Reasonable Suspicion New Jersey
Police often use a motor vehicle stop, also known as a detention, to assess a driver’s condition and to search for traffic violations that may result in DWI prosecutions. The officer must follow criminal procedure laws in order to make a permissible stop. If an officer conducted a motor vehicle stop that led to your DWI case, New Jersey DWI lawyer Steven Hernandez may be able to develop a legal strategy that challenges the lawfulness of the detention.
An officer cannot make a motor vehicle stop when there is no reason to do so—for example, an officer cannot pull over a car to only check the driver’s license and registration. Accordingly, many officers claim they initiated detentions because they personally witnessed traffic violations. The legal standard for stopping a car based on a traffic violation comes from the United States Supreme Court case of Delaware v. Prouse (1979).
According to Prouse, police must have an “articulable and reasonable suspicion” that the motorist has participated in unlawful activity. For example, an officer may stop a car if the officer objectively believes that the driver is unlicensed or does not have a properly registered vehicle. An officer may also pull over a car due to suspicions or observations of other unlawful conduct. Without a reasonable suspicion of unlawful activity, the officer does not have the basis to make a lawful stop. The officer does not, however, need to meet the legal standard of “probable cause.” The probable cause standard applies when the officer makes an arrest but not when the officer initiates a motor vehicle stop.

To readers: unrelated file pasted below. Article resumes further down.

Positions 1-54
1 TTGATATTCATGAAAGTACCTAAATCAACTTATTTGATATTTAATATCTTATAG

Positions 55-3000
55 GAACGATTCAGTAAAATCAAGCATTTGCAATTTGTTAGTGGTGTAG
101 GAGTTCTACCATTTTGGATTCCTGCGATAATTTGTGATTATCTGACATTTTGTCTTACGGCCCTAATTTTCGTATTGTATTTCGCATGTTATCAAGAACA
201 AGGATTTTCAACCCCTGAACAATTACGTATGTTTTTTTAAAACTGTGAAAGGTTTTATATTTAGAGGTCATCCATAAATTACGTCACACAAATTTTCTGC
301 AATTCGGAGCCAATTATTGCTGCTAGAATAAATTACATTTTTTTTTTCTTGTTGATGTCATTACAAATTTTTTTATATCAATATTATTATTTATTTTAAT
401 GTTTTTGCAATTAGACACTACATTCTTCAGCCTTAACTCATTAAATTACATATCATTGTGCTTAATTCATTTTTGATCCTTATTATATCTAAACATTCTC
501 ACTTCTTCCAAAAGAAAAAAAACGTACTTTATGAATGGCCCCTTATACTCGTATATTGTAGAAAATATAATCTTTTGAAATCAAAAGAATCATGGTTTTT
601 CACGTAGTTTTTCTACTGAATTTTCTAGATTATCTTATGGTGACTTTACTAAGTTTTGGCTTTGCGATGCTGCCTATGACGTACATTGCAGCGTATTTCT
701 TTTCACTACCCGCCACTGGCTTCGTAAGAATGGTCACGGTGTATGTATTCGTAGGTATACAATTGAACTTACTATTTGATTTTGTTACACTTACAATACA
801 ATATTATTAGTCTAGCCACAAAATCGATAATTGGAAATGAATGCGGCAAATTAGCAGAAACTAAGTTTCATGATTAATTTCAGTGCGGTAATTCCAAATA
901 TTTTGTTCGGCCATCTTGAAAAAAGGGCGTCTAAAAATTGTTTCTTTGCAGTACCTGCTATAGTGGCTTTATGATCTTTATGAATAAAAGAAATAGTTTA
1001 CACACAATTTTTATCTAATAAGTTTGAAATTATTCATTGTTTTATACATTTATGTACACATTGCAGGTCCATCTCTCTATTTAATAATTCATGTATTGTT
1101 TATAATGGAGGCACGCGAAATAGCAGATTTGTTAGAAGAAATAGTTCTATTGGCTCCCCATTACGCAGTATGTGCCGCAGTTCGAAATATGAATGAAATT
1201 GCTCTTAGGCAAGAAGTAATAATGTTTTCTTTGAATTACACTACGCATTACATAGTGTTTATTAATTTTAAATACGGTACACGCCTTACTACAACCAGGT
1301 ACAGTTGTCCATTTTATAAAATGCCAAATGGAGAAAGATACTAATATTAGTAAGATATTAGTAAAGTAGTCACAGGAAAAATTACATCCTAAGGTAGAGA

Police, DWI lawyers, and prosecutors often disagree regarding whether a motor vehicle stop met the standard of reasonable suspicion. Officers sometimes make mistakes due to a need to quickly assess the facts at hand. When an officer has misapplies those facts in order to make a traffic stop, a New Jersey DWI lawyer may be able to argue that even a good faith stop, if based on a mistaken assessment of facts, does not excuse the officer from following the reasonable suspicion standard. In these situations, an improper, unlawful stop may weaken the state’s DWI case against you.